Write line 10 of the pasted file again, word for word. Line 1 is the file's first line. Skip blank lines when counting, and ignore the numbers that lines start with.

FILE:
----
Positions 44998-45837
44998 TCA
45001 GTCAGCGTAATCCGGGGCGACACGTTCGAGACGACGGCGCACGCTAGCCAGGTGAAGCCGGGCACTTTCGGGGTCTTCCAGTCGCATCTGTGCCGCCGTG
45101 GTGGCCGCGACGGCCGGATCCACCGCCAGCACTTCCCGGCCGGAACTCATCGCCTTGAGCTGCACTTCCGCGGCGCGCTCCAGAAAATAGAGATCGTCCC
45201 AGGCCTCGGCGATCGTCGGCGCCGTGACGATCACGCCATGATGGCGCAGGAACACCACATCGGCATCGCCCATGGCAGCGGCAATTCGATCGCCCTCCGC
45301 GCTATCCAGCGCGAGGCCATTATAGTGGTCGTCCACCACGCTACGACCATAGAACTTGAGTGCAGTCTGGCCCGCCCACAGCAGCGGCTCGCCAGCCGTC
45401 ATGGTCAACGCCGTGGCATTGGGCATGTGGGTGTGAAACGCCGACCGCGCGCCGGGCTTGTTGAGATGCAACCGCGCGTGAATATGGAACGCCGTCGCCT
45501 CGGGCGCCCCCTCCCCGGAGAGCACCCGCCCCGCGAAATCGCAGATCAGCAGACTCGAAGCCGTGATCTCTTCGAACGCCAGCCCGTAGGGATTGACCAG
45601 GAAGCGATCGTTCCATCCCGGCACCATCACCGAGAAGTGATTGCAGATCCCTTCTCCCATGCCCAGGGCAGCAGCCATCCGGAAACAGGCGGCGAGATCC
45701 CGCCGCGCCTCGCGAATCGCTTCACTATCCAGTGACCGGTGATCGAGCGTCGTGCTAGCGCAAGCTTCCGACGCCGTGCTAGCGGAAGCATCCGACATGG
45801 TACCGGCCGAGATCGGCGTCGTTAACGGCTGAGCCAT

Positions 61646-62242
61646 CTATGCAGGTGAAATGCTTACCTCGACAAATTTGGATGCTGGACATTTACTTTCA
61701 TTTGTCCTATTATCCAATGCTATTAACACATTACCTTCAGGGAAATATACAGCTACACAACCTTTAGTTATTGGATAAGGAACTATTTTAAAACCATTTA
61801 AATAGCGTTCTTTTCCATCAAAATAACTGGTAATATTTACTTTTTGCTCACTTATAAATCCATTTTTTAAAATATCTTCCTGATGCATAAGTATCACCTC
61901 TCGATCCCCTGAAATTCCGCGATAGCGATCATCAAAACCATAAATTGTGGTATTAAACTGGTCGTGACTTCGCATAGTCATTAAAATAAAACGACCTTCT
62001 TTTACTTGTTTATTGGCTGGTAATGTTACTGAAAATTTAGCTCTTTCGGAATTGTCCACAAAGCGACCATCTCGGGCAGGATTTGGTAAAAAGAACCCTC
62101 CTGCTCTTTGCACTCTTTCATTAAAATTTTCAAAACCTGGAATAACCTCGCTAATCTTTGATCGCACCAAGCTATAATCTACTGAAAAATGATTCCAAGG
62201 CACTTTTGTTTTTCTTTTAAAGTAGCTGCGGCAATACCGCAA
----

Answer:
45701 CGCCGCGCCTCGCGAATCGCTTCACTATCCAGTGACCGGTGATCGAGCGTCGTGCTAGCGCAAGCTTCCGACGCCGTGCTAGCGGAAGCATCCGACATGG